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This Is Your Brain On Love

We all know that falling in love messes with your head. But what does it actually do to your brain? A lot. A 2015 study provided the "first empirical evidence of love-related alterations in brain functional architecture."

What Is Love?

After scanning the brains of 100 students from Southwest University in China, researchers discovered differences in brain activity between those who were in love, those who weren't in love and had never be in love, and those who had recently broken up with someone they loved (called what the researchers called "ended love"). Participants in the study were told to think of "nothing" during the scans, enabling the scientists to get a better idea of their everyday brain activity. As The Telegraph explained, " Those from the 'in love' category showed increased activity in several areas of the brain, including in parts that deal with reward, motivation, and emotion regulation, as well as in the social cognition network. The amount of activity in some parts positively correlated with the duration of love for the in love group. For the 'ended love' group, the longer they had been out of love, the lower the amount of activity detected in these areas of the brain."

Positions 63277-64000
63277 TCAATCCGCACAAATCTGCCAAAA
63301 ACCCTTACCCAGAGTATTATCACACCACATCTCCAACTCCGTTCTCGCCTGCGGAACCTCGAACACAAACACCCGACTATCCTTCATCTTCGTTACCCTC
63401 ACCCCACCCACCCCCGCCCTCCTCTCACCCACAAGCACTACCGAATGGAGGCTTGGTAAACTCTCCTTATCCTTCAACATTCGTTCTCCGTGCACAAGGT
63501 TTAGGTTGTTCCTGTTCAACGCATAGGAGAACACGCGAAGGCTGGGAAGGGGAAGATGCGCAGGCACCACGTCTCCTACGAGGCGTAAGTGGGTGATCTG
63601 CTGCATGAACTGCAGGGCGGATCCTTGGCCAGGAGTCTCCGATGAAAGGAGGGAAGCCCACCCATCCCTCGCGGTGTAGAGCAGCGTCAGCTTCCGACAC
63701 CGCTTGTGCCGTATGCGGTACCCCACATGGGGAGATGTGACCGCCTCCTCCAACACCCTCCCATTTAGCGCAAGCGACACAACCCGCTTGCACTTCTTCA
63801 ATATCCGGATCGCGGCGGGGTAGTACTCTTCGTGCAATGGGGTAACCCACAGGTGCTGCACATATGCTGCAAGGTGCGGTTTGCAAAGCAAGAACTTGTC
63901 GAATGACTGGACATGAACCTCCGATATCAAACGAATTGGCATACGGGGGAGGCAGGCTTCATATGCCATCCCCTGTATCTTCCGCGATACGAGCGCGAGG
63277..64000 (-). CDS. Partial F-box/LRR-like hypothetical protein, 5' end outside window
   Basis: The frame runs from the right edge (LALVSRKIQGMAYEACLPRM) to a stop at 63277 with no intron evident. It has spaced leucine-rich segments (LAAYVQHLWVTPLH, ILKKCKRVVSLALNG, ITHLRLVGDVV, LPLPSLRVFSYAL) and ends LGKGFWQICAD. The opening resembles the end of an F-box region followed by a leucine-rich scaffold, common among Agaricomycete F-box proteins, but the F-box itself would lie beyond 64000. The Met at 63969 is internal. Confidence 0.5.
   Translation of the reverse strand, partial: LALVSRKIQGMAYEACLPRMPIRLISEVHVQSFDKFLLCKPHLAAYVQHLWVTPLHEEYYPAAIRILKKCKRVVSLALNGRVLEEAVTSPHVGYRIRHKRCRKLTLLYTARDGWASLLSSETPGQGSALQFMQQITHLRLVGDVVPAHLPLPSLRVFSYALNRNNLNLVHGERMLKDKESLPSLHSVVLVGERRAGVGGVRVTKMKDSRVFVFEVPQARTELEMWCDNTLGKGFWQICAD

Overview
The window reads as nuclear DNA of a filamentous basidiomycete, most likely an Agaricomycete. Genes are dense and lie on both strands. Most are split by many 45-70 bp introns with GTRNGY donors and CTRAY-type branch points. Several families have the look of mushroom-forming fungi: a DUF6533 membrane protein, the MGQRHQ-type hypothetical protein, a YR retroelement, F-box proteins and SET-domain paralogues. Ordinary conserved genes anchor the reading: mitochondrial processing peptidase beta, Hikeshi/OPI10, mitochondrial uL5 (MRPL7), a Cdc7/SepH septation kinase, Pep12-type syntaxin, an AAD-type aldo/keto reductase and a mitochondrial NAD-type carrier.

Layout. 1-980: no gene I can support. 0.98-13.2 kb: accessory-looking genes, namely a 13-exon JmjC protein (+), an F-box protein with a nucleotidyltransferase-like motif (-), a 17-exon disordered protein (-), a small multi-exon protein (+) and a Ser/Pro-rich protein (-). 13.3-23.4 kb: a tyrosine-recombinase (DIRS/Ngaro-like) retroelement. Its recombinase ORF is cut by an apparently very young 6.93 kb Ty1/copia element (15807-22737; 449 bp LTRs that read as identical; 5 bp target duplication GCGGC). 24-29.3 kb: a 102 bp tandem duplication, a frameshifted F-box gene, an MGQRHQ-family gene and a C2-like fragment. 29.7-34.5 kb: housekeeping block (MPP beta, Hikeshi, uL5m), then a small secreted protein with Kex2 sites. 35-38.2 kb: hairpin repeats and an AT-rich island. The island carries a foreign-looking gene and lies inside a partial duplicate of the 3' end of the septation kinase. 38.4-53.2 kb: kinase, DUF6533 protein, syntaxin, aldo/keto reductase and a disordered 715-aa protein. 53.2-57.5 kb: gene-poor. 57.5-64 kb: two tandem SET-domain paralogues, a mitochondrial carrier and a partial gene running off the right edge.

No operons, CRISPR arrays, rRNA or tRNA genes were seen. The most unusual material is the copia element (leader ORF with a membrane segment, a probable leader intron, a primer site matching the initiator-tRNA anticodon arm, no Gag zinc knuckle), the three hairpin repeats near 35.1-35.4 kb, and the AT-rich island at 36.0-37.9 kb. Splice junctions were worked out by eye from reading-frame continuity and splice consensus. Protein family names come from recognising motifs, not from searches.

The left dorsal anterior cingulate cortex showed increased activity for the 'in-love' group (LG).

So What?

While love has been the subject of poems and songs since the beginning of time, it wasn't until relatively recently that it was the subject of neurological research. But plenty of research bears out what poets and song-writers have long known to be true, like the fact that you can be addicted to love. Today, scientists continue to dig in to see what being lovesick is really doing to our brains.

Watch and Learn: Our Favorite Videos About The Science of Love

The Science of Love

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Key Facts In This Video

  1. Love is intertwined with the evolutionary survival of the human race. 00:19

  2. The brain of someone in love looks similar to the brain of someone on cocaine. 00:44

  3. There is a surge of dopamine and norepinephrine during orgasm and when we look at pictures of those we love. 01:21

Why Love Is Addictive

The Chemistry Of Love

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